The Devil's Dictionary

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The Devil's Dictionary
Cynics Word Book.jpg
The Cynic's Word Book
Author Ambrose Bierce
Genre Reference, satire
Publisher Neale Publishing Co.
Publication date
1911

The Devil's Dictionary is a satirical "reference" book written by Ambrose Bierce. The book offers reinterpretations of terms in the English language, lampooning cant and political doublespeak, as well as other aspects of human foolishness and frailty. It was originally published in 1906 as The Cynic's Word Book before being retitled in 1911. Modern "unabridged" versions that include Bierce "definitions" that were for various reasons missed by earlier editions continue to be popular a century later.

History[edit]

Origins[edit]

The origins of The Devil's Dictionary can be traced to when Ambrose Bierce was a columnist in the San Francisco-based News Letter, a small weekly financial magazine which had been founded by Frederick Marriott in the late 1850s. The News Letter, although a serious magazine aimed at businessmen, contained a page set aside for informal satirical content, entitled The Town Crier. Bierce was hired as this page's editor in December 1868, writing with satire, irreverence and a lack of inhibition, thus becoming known as the 'laughing devil' of San Francisco.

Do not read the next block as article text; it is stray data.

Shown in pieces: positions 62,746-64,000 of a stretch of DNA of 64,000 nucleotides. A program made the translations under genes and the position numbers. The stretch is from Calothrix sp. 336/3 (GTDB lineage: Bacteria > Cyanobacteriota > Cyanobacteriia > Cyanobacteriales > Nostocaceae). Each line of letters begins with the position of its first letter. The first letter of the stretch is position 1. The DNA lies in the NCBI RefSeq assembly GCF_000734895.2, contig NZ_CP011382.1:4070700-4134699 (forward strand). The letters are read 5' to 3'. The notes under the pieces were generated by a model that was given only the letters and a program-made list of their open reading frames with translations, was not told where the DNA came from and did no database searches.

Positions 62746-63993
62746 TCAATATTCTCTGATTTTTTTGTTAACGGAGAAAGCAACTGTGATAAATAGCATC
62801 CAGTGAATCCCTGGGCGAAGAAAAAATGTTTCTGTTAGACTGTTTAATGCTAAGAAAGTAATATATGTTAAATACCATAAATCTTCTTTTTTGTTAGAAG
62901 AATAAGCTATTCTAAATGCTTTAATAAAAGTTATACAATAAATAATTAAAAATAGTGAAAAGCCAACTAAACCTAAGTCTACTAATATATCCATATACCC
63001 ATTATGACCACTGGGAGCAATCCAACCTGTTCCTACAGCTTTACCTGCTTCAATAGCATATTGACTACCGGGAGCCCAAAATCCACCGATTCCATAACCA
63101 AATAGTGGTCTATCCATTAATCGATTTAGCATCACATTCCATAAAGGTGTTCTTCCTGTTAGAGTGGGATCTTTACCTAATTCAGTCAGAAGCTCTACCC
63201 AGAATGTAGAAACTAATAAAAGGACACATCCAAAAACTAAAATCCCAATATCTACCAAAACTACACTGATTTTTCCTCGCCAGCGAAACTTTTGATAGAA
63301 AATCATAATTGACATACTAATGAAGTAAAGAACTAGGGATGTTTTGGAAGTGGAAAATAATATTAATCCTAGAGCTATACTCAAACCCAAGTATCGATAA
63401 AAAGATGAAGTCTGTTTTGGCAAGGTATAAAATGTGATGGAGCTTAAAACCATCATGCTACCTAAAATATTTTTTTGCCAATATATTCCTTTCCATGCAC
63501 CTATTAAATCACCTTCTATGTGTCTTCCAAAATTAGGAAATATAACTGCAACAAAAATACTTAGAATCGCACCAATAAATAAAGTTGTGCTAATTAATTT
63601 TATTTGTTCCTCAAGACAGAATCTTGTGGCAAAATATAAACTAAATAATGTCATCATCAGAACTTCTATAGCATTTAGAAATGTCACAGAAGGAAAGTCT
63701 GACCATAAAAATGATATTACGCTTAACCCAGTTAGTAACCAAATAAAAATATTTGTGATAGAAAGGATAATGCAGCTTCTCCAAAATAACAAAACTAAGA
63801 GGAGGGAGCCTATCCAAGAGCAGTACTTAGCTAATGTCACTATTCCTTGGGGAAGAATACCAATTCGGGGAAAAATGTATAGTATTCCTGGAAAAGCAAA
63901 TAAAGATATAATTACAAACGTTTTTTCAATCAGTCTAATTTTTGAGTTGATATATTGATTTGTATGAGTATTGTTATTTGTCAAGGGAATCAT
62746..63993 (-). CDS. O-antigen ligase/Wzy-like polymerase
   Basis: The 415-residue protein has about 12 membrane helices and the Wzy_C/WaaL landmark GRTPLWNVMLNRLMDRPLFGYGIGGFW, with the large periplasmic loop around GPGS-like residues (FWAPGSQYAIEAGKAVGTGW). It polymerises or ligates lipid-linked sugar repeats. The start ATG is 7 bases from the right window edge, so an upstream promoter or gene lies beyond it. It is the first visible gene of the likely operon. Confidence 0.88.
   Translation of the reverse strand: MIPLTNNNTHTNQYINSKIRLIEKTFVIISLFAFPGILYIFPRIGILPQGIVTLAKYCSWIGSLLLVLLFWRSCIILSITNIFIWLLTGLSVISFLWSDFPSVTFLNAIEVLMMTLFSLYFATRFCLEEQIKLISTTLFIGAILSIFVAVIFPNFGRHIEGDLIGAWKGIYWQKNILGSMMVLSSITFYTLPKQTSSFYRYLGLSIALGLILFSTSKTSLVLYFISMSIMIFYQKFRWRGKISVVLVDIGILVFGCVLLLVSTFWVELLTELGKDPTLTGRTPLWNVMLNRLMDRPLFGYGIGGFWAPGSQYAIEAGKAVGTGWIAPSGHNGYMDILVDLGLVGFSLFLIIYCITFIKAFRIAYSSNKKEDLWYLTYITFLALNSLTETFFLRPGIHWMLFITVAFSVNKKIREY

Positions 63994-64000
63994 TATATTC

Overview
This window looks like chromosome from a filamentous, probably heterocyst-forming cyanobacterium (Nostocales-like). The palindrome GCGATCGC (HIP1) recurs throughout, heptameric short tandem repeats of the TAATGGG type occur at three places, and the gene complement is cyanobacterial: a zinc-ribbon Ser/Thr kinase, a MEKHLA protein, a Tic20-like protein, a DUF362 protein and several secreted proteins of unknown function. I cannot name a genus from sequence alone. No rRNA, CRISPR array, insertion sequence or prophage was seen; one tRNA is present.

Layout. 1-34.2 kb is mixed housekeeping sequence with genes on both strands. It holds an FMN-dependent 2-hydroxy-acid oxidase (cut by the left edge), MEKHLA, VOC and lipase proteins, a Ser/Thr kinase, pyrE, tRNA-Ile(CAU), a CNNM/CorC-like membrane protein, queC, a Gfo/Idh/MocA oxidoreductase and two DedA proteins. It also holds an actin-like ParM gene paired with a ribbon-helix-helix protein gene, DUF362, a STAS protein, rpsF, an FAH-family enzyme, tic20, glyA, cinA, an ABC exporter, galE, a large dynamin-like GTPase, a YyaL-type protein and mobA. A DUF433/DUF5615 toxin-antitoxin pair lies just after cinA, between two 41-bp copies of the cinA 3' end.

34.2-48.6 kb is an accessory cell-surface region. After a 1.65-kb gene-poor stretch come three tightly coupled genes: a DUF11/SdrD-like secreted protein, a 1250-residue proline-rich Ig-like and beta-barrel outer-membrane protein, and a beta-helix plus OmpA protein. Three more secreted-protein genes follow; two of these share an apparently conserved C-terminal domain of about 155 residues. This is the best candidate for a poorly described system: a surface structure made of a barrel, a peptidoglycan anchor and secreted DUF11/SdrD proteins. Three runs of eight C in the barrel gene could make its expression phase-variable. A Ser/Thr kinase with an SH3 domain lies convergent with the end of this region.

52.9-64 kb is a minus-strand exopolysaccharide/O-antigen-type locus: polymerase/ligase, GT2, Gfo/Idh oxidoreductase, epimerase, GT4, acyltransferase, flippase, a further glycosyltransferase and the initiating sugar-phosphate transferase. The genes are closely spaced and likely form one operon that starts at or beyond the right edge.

Although the origins of The Devil's Dictionary are normally placed in 1881 (the point at which Bierce himself said it began) the idea started in August 1869 when Bierce, short of topics to write about and having recently bought a new copy of Webster's Unabridged dictionary, suggested the possibility of writing a "Comic Dictionary". He quoted the entry from Webster's for Vicegerents and italicised the section,

Kings are sometimes called God's vicegerents. It is to be wished they would always deserve the appellation

He then suggested how Noah Webster might have used his talent in a comic form and it was here that the idea of a Comic Dictionary was born.

The idea manifested itself in 1875 when Bierce, who had resigned at the Town Crier and had spent three years in London, returned to San Francisco in the hope of regaining his earlier journalistic post in the News Letter. He sent two submissions to the editor of the News Letter, both written under aliases, one of which was entitled The Demon's Dictionary and contained 48 words with new definitions in Bierce's trademark style of acerbic wit. Although forgotten by Ambrose Bierce in his compiling of The Devil's Dictionary, these entries were made available in the Enlarged Devil's Dictionary, which was first published in 1967.

Early development[edit]

The Devil's Dictionary did not reappear in Bierce's next column ("Prattle," in the magazine The Argonaut, of which he had become an editor in March 1877). Nevertheless, he used the idea of comic definitions in his columns dated November 17, 1877, and September 14, 1878.

It was in early 1881 that Bierce first used the title, The Devil's Dictionary, while editor-in-chief of another weekly San Francisco magazine, The Wasp. The "dictionary" proved popular, and during his time in this post (1881–86) he included 88 installments, each of 15–20 new definitions.

In 1887 Bierce became an editor in The Examiner and featured "The Cynic's Dictionary," which was to be the last of his "dictionary" columns until they reappeared in 1904, when they continued erratically before finishing in July 1906.